This is the 2nd Blog in this series which began with Science and the Church: Are the Facts In? In this blog we are looking at some of the comments of Dr. Gayle Woloschak in her article “The Compatability of the Principles of Biological Evolution with Orthodoxy” in the ST. VLADIMIR’S THEOLOGICAL QUARTERLY, Vol 55, No. 2, 2011. Woloschak is upfront that she is in the science camp which accepts the basic assertions of evolution as enjoying firm support from scientific evidence.
“Despite recent challenges, there is an overwhelming body of support for biological evolution in the scientific literature that comes from protein and DNA data, from the fossil and geological records, physiologic and functional studies, and much more… Theodosius Dobzhansky, the son of an Orthodox priest, a practicing Orthodox Christian, and a noted evolutionary scholar wrote the following:
‘Let me try to make crystal clear what is established beyond reasonable doubt, and what needs further study, about evolution. Evolution as a process that has always gone on in the history of the earth can be doubted only by those who are ignorant of the evidence or are resistant to evidence, owing to emotion blocks or to plain bigotry. By contrast, the mechanisms that bring evolution about certainly need study and clarification. There are no alternatives to evolution as history that can withstand critical examination. Yet we are constantly learning new and important facts about evolutionary mechanisms.’” (Woloschak, p 212)
Dobzhansky when he was alive was an Orthodox Christian and a noted evolutionary biologist whose work is still highly respected in the scientific community. He had no doubt about evolution and maintained his faith in God. Admittedly his acceptance of faith and reason is unusual in the world of evolution. Woloschak however defends this scientific avoidance of God:
“While many feel confused and even angered by the fact that scientists can discuss creation without putting God into the story, these same people do not appreciate that there is humility in not discussing God. There is a limit to what science can define, and that limit is based on the objective scientific approach of performing hypothesis-driven experimentation. God is not subject to such testing…” (Woloschak, p 225)
Woloschack rejects a notion embraced by some theists that God is simply the ultimate cause of the endless series of cause and effect that we know of as the universe. Those who hold to God as simply the original cause of all that exists in fact according to her play into the hands of those who believe in complete scientific determinism (such as Einstein did).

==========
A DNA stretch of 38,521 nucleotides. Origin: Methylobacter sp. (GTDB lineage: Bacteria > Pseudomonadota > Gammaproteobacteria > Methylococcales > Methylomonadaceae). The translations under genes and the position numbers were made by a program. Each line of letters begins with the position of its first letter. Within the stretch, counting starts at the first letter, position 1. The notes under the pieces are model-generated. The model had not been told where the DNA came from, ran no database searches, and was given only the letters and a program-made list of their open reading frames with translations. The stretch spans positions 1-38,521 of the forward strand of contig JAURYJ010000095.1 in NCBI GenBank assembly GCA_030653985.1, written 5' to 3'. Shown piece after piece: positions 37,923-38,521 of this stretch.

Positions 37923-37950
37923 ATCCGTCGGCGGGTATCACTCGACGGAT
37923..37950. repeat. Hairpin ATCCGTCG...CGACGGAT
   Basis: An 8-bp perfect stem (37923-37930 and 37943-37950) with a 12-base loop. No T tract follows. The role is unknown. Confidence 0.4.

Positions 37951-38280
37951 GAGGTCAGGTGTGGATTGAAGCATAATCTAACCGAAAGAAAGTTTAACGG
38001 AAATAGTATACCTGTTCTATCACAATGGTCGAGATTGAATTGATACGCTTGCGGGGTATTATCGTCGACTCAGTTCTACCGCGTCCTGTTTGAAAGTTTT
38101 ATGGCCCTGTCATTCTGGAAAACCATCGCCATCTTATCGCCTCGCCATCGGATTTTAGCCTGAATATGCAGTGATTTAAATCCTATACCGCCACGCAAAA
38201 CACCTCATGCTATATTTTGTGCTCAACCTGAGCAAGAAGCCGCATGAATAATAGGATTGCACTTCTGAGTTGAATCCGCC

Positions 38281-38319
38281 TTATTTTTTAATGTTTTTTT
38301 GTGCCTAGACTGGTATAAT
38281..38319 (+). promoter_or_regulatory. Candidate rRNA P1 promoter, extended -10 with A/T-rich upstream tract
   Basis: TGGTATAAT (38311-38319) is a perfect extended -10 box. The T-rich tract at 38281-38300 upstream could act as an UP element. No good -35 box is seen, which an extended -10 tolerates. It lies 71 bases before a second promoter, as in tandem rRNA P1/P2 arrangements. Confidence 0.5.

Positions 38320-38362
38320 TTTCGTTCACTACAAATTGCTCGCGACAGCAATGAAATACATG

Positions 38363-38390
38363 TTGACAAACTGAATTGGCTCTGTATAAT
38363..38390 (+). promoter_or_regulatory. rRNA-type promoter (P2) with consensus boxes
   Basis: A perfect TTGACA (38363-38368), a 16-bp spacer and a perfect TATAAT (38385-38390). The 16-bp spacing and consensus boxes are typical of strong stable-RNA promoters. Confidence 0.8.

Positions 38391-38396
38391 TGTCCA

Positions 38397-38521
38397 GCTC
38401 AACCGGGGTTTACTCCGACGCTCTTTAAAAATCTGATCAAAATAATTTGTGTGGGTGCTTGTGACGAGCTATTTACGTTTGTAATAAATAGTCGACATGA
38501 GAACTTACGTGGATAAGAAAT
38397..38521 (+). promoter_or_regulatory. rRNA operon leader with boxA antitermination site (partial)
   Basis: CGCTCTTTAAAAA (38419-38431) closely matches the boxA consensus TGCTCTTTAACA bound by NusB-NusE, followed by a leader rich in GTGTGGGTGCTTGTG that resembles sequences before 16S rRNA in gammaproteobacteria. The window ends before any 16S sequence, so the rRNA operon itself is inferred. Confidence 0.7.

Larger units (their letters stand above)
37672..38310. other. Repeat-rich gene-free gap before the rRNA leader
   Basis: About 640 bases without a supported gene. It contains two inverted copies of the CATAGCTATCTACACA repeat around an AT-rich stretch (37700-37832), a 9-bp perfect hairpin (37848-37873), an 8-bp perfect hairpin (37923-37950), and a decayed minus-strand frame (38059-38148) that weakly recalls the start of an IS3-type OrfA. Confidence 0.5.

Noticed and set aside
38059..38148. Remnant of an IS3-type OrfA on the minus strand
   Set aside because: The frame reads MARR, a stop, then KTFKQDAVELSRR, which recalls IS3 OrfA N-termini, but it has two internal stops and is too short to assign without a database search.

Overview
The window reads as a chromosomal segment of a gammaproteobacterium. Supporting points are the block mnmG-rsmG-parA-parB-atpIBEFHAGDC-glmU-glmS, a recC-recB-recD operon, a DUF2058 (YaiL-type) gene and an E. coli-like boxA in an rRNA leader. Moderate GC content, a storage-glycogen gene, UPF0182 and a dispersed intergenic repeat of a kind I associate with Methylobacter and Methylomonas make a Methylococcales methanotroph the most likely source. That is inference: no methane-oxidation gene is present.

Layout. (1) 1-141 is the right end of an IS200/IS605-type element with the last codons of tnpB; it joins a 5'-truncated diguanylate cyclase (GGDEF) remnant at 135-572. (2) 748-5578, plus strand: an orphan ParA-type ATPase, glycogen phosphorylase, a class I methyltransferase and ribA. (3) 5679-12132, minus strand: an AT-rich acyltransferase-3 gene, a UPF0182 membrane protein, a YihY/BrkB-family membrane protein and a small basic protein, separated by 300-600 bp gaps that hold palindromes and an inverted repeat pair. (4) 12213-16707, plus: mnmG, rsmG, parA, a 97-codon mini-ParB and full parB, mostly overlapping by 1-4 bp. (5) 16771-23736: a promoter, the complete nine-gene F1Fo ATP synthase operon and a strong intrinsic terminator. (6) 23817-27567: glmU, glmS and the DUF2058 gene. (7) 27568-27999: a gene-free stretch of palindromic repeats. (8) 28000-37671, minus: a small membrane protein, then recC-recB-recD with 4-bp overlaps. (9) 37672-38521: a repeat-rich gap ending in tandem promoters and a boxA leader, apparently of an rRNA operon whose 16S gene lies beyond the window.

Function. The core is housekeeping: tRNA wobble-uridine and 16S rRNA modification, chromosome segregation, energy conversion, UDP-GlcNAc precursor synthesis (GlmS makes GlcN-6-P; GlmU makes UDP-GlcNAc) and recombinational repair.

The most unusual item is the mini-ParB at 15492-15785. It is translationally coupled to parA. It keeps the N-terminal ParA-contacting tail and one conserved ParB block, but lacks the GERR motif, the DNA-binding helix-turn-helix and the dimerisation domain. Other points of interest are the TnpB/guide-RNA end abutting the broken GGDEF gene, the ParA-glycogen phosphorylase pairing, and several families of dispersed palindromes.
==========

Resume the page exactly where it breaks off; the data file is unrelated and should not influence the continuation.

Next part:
“For example, if all around us are ‘effects’ and God is the only ‘cause,’ then deterministic responsibility for everything lies with God—he is ultimately responsible (and perhaps blameworthy) for all that occurs in the universe, while our ability to cause any changes in or around us fades into insignificance. . . . Bulgakov argues that the proper description of God’s relationship to the world is that of Creator and creation, and that this is not the same as ‘The One Who Causes.’ ” (Woloschak, p 226-227)
God is not merely the original cause of all the effects that now exist. Woloschak quotes Theologian Sergius Bulgakov:
“’In general, the idea of the Creator and creation does not need to be translated into the language of mechanical causality, for it has another category, its proper one, that of co-imagedness, since the creature contains the living image of The Creator and is correlated with Him. … The world does not have a cause, since it is created; and God is not the cause of the world and not a cause in the world, but its Creator and Provider. God’s creative act is not the mechanical causation through Himself of the world’s being, but His going out of Himself in creation…’ This co-imagedness fits well with the Genesis context of humans being made in the image and according to the likeness of God. Humans bear the imprint of their Creator, the icon of God. We acknowledge this liturgically by censing the people during all liturgical services, censing the image of God in each person.” (Woloschak, p 228)
The world is not all pre-determined by an original act of God. There is both free will in humans and the uncertainties presented to us by quantum mechanincs that free the universe from pure determinism.
A few final points from Woloschak on evolution:
“…denying evolution is impoverishing the understanding of creation, which is one of the few expressions of God that humans are all able to perceive while still on this earth.” (Woloschak, p 231)
“’…individual organism do not evolve. … Biological evolution, then, does not act upon individuals but rather on populations.” (Woloschak, p 211)
“…there is no theological justification for a view of God as the direct cause of small individual events.” (Woloschak, p 224)
We don’t need to look to God as the cause of every little event on the planet for God empowered creation itself with creativeness to bring forth life. What is being worked out on our planet is we humans cooperating with God to fulfill His will.
Next: The Mystery of Ourselves